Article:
Latest BIOMA research published in Nature: Non-syntrophic methanogenic hydrocarbon degradation by an archaeal species

On December 23 Beijing time, the scientific journal Nature published an article from BIOMA’s Innovation Team on Energy Microbiology. The team found that without relying on the syntrophic partnerships of hydrocarbon-degrading bacteria, the methanogenic archaeon ‘Candidatus Methanoliparum’ alone can combine the degradation of long-chain alkanes with methanogenesis to degrade oil hydrocarbons. The study is completed with cooperation with Shenzhen University, Germany's Max Planck Institute of Marine Microbiology, and Sinopec Microbial Oil Recovery Key Laboratory and other units.

Methanogenic archaea are the earliest type of prokaryotic microorganisms from the origin of life on earth. They are the main contributors to global atmospheric methane emissions and the key functional microorganisms for the degradation of organic matter in anoxic environment to produce methane (commonly known as biogas fermentation). The past view believed that this archaea can only produce methane through four ways: acetic acid fermentation, CO2 reduction, methyl splitting and oxygen methyl conversion.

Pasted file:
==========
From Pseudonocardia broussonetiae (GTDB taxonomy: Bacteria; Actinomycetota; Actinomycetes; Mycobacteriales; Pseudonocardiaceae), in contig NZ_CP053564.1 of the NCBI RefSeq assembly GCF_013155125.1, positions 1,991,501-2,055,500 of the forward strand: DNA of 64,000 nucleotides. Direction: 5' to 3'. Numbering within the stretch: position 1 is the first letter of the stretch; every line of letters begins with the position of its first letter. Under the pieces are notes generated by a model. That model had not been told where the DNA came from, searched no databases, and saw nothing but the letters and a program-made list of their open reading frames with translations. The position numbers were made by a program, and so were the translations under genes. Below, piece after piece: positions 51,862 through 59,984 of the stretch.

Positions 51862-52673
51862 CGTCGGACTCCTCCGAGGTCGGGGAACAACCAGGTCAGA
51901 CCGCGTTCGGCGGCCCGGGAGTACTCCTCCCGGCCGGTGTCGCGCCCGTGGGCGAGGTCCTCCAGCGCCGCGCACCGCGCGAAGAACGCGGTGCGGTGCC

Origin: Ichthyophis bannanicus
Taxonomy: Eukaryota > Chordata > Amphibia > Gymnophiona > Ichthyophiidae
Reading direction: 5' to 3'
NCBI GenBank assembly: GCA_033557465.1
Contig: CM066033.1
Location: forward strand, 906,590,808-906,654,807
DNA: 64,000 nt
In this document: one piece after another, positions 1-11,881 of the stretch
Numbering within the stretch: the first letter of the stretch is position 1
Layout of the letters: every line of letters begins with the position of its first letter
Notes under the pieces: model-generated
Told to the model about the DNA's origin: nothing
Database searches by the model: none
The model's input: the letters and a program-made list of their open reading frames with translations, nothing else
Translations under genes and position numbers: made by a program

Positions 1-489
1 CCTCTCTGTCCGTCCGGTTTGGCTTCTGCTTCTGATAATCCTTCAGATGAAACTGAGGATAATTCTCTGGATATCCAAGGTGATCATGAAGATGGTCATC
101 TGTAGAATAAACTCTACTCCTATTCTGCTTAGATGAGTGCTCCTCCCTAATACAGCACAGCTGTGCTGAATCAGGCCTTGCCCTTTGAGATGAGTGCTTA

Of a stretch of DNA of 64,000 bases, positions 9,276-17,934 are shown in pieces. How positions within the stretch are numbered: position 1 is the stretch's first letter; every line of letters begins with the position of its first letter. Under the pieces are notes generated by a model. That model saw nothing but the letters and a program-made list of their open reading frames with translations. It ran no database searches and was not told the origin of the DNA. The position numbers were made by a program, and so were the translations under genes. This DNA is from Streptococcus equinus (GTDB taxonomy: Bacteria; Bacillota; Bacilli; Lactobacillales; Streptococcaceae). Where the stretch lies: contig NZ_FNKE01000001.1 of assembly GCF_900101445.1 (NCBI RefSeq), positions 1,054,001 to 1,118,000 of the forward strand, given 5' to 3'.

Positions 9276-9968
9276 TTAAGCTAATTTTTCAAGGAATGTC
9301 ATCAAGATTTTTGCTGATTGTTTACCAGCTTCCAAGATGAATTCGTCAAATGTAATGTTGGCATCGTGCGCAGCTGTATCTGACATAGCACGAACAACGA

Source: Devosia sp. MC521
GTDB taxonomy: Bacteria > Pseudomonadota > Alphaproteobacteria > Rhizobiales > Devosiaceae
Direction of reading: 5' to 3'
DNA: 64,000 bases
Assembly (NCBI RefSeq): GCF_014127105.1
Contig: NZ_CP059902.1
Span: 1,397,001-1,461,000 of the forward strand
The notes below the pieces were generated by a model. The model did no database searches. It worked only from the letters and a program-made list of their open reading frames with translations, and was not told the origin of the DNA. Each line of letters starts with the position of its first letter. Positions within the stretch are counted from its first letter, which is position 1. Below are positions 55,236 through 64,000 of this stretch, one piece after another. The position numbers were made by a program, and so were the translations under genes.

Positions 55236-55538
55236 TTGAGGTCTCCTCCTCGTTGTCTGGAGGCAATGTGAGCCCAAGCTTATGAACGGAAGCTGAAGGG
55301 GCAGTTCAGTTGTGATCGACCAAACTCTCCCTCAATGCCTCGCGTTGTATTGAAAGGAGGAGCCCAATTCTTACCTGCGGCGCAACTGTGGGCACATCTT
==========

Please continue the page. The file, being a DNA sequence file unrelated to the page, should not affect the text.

Through stable carbon isotope labeling culture, metagenomic and macrotranscriptome sequencing, and high-resolution mass spectrometry , the study confirmed that Ca. Methanoliparum can directly oxidize long-chain alkyl hydrocarbons and enter the methanogenesis metabolism through β-oxidation and Wood-Ljungdahl pathway, without the need for the syntrophic partnerships of hydrocarbon-degrading bacteria, thus proposing the fifth methane production pathway. This research has perfected the biogeochemical process of the carbon cycle and laid a scientific foundation for the exploitation of residual crude oil in depleted oil reservoirs through the biogas form ("underground biogas plants").


The study was funded by the National Natural Science Foundation of China, the Science and Technology Innovation Project of the Chinese Academy of Agricultural Sciences, and the special fund for basic scientific research operations of central level research institutes for public welfare.

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